Bible Notes

"Mine hand shall be upon the prophets that see vanity" (Ezek. 13:9)—The Hebrew preposition "el," which is here rendered "upon," can also be translated "against," which would appear to be more natural in this particular context (cf. Feyerabend: Hebrew Dictionary, p. 16); while the term "shavé," translated "vanity" both here and in verses 6 and 8, means literally "emptiness, nothingness, worthlessness" (Brown, Driver, Briggs: Hebrew Lexicon, p. 966), and is sometimes employed in the sense of "falsehood." Bagster's translation of the Septuagint has: "I will stretch forth my hand against the prophets that see false visions;" and Moffatt renders: "My hand shall be against the prophets who see false visions."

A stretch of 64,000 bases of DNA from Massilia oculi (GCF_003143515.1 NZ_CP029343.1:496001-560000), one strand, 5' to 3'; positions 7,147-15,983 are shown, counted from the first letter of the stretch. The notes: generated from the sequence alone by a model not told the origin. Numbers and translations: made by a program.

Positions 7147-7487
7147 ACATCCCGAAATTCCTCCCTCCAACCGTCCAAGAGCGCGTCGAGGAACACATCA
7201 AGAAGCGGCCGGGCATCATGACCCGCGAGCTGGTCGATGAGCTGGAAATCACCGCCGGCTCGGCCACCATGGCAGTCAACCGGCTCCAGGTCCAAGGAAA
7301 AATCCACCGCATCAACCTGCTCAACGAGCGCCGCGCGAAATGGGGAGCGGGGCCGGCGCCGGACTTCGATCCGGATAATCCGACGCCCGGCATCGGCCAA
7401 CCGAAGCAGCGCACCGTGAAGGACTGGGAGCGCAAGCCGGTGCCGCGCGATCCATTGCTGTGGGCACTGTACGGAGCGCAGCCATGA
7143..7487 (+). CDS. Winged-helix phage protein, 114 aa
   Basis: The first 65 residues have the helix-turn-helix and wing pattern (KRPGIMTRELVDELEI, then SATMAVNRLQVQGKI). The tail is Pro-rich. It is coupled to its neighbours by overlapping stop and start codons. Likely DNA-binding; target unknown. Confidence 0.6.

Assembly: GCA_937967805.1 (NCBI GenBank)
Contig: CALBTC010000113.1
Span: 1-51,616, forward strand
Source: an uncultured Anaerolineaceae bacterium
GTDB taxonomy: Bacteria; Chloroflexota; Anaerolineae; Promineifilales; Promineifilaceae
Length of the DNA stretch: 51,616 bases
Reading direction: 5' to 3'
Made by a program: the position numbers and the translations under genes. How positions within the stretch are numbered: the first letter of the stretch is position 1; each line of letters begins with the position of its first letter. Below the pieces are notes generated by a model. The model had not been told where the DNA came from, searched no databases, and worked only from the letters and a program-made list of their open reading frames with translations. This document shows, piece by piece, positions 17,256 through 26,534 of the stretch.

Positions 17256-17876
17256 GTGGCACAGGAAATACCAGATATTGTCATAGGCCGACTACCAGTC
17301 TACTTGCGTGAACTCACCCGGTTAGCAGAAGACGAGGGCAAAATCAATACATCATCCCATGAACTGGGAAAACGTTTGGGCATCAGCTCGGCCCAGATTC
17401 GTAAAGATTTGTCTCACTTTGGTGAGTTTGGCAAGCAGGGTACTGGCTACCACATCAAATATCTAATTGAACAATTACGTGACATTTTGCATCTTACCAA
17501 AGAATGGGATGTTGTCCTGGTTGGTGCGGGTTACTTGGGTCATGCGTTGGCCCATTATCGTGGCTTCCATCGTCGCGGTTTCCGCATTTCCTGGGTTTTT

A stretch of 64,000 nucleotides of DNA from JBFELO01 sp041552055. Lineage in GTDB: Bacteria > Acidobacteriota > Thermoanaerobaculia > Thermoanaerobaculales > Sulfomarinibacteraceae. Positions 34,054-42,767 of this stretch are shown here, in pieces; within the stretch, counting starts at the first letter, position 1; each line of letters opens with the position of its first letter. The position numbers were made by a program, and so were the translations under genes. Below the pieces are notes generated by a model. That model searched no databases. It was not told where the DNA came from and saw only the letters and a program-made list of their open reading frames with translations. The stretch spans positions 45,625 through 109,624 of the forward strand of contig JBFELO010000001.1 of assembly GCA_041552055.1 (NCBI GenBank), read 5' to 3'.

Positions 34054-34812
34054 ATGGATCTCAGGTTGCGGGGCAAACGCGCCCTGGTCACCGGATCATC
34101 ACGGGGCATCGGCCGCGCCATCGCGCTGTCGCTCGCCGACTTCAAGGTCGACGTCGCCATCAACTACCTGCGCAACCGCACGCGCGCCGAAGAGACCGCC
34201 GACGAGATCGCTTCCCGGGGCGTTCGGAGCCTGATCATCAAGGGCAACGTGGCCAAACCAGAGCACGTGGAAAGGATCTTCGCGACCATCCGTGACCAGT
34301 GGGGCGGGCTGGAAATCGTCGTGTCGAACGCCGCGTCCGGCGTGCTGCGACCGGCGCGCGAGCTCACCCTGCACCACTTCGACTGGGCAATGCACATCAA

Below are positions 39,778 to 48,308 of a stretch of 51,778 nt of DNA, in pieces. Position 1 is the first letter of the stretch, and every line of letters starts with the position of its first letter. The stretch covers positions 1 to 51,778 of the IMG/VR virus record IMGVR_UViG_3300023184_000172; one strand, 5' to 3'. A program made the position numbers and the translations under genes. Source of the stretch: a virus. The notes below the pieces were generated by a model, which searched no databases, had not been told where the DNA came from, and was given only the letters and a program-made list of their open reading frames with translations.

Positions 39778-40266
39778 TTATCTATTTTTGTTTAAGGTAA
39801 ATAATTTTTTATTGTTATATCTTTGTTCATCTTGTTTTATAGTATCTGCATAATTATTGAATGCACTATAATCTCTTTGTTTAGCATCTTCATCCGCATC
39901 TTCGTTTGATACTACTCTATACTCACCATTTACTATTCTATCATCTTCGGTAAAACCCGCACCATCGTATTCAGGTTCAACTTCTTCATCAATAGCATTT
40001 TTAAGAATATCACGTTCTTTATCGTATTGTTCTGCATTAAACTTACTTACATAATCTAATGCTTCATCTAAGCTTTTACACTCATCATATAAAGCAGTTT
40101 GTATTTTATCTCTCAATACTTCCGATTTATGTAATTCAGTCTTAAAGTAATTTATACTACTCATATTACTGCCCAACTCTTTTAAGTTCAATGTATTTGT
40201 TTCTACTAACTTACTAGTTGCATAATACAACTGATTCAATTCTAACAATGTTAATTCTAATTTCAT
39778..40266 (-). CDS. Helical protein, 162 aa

"Offences" (Rom. 16:17)—The Greek work "skandalon," here rendered "offence," meant originally the sick used in setting a trap or snare, or even the trap itself—hence, in a metaphorical sense, "any impediment placed in the way and causing one to stumble or fall" (of. Thayer: Greek Lexicon, p. 577), and so "a stumbling block." It may also be noted that "skandalon" is the root of our English word "scandal" (see Webster's Dictionary). Goodspeed translates the word, "difficulties"; Moffatt, "hindrances"; and the Revised Version, "occasions of stumbling."

May 21, 1938

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